Spike sharp with ‘Blade’

Skein takes big bite of audience share

Spike TV’s two-hour kickoff of “Blade: The Series” attracted 2.5 million viewers Wednesday, making it the most-watched original series premiere in the network’s history.

Skein, based on the theatrical franchise that starred Wesley Snipes, reps the cabler’s initial foray into scripted drama.

“Blade” was cable’s top-rated show of the night in adults 18-49; its 1.3 rating/4 share in the demo was enough to top ABC’s weak-repeating drama hit “Lost” (1.1/3) during the 10 o’clock hour.

Spike TV bills itself as the network for men, and almost half of the “Blade” aud consisted of men 18-49, the net’s target demo. Another 1.2 million total viewers watched the repeat of “Blade” from midnight to 2, and more than half of those were men 18-49.

“These numbers have put us right in the game,” said Spike TV prexy Doug Herzog. “It’s the first scripted original we’ve ever done, and ‘Blade’ was the No. 1 entertainment show for the night in men 18-34 and men 18-49.”

Herzog said Spike is moving ahead on the greenlit pilots for two more scripted action series: “Amped,” about a mysterious epidemic that hits Los Angeles, and “The Kill Pit,” which follows a botched bank robbery and its aftermath in real time.

“Blade,” shot in Vancouver by Marvel Films and New Line TV, is based on the theatrical movie and its two sequels. Kirk “Sticky” Jones takes over for Snipes in the title role of a vampire hunter.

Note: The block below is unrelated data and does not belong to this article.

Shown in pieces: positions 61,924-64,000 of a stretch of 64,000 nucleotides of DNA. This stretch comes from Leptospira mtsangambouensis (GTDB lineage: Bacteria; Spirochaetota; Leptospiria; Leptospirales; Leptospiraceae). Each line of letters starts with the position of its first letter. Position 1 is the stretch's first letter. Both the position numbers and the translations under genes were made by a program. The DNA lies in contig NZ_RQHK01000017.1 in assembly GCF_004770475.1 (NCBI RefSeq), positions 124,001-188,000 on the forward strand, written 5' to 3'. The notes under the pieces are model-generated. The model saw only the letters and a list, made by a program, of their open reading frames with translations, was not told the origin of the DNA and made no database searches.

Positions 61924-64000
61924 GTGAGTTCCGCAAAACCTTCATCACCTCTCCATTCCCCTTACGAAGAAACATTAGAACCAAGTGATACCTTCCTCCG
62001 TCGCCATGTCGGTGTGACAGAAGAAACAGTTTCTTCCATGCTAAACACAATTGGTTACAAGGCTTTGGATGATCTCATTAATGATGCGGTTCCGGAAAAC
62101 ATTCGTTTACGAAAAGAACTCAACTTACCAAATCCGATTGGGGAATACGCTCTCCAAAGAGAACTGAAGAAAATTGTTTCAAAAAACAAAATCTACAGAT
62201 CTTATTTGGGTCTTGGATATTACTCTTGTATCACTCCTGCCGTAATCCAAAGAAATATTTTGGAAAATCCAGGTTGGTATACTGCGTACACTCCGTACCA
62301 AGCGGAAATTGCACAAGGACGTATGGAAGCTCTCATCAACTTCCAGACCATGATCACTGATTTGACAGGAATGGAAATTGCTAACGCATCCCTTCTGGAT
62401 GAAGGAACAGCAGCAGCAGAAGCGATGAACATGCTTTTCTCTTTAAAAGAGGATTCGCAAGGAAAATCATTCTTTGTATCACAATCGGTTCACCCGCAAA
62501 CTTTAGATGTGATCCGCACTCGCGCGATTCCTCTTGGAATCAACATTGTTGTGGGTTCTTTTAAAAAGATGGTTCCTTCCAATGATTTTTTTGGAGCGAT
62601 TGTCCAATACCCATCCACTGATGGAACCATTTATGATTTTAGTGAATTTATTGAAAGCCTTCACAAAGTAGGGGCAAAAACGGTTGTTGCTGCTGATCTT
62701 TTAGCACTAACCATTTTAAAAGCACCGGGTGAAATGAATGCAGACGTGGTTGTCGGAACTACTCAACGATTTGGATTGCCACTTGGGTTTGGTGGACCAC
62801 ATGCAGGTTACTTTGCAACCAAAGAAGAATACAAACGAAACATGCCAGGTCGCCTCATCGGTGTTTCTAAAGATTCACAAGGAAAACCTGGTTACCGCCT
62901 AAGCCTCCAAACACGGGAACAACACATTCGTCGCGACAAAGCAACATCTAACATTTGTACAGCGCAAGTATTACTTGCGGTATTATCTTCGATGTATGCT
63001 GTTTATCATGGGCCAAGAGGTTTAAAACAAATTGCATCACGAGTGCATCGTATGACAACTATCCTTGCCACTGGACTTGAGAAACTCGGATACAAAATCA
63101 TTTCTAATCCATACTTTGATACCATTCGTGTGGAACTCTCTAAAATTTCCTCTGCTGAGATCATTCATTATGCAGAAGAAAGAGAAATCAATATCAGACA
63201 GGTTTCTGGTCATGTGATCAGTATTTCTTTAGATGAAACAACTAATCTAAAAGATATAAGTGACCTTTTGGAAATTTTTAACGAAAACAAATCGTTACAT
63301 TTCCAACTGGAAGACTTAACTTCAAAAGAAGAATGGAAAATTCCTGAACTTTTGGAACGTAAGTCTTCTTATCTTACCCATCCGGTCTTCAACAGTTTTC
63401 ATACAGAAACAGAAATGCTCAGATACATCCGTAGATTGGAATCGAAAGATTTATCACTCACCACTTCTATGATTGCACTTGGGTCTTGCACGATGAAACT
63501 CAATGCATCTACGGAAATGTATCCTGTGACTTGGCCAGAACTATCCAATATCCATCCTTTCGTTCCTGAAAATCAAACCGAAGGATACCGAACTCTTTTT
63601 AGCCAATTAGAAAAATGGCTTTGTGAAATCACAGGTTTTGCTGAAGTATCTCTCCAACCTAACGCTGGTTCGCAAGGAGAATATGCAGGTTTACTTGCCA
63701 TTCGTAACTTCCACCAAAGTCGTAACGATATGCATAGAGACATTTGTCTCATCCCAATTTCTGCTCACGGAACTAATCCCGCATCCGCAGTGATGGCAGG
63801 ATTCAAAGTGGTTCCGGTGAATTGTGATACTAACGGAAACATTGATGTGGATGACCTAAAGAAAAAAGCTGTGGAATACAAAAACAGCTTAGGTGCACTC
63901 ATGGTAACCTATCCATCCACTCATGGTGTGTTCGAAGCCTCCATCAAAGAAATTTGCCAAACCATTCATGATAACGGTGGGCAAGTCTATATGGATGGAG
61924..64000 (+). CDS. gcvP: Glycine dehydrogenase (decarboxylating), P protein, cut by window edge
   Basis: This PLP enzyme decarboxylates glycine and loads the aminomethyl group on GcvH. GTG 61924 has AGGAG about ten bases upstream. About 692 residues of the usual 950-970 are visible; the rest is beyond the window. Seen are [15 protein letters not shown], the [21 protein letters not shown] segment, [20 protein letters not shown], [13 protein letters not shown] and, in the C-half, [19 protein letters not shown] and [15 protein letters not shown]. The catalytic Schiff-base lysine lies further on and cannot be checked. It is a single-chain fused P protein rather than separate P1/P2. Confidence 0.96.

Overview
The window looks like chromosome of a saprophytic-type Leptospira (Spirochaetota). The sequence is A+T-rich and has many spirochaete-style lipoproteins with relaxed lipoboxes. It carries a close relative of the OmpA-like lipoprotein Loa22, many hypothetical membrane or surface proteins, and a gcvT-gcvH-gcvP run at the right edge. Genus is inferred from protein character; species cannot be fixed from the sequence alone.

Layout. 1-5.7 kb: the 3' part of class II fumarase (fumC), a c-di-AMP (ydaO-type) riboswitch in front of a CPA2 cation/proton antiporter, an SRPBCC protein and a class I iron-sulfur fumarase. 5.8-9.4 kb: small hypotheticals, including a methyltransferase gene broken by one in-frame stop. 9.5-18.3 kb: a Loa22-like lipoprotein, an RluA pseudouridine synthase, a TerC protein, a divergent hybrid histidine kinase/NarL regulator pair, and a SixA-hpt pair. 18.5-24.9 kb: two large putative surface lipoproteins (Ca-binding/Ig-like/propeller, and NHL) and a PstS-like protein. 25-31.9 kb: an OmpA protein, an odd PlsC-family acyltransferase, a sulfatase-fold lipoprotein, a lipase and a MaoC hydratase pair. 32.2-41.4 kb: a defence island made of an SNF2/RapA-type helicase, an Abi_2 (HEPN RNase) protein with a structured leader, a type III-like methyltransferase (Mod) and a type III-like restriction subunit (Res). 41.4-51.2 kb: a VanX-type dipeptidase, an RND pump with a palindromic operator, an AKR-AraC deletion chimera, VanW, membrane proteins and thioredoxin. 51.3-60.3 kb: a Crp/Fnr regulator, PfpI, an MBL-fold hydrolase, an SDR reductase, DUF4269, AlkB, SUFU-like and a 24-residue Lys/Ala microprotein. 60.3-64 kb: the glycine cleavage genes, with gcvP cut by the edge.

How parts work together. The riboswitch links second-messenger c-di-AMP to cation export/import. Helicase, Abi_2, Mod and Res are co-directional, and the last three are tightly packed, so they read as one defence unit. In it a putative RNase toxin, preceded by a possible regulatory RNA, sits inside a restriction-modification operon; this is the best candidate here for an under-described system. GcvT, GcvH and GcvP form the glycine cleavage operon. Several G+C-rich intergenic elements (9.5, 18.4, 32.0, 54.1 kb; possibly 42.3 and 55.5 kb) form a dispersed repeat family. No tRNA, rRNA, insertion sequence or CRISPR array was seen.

ABC Family had its own solid scripted-series bow in primetime this week in the form of Monday’s one-hour “Kyle XY,” which drew 2.64 million viewers.

On the broadcast side Wednesday, it was pretty much a draw when summer’s two top skeins — Fox’s “So You Think You Can Dance” and NBC’s “America’s Got Talent” — met head-to-head for a second time.

The pair were in a virtual tie in the 18-49 demo (3.85 for “Dance” to 3.8 for “Talent”), with the Peacock talent show moving ahead in adults 25-54 (4.3 to 4.1), key male demos and total viewers (11 million to 9.7 million). Fox skein led in persons 12-34 (3.6 to 3.1) and key female demos.

“Talent” was down 14% in 18-49 from its 9 o’clock hour last week (4.4) and off 17% from its whole-program average (4.6).

For its two hours, “Dance” (3.5/11, 8.80m) slipped a tick week-to-week.

It’s unfortunate for both that these unscripted skeins, which appeal to a similar aud, are up against each other. “Dance” will shift to one-hour performance segs (9-10 p.m.) beginning July 12, while “Talent” will continue to air 60-minute segs in the time period.

Results-show editions also will oppose each other Thursdays when “Talent” airs its first on July 13.

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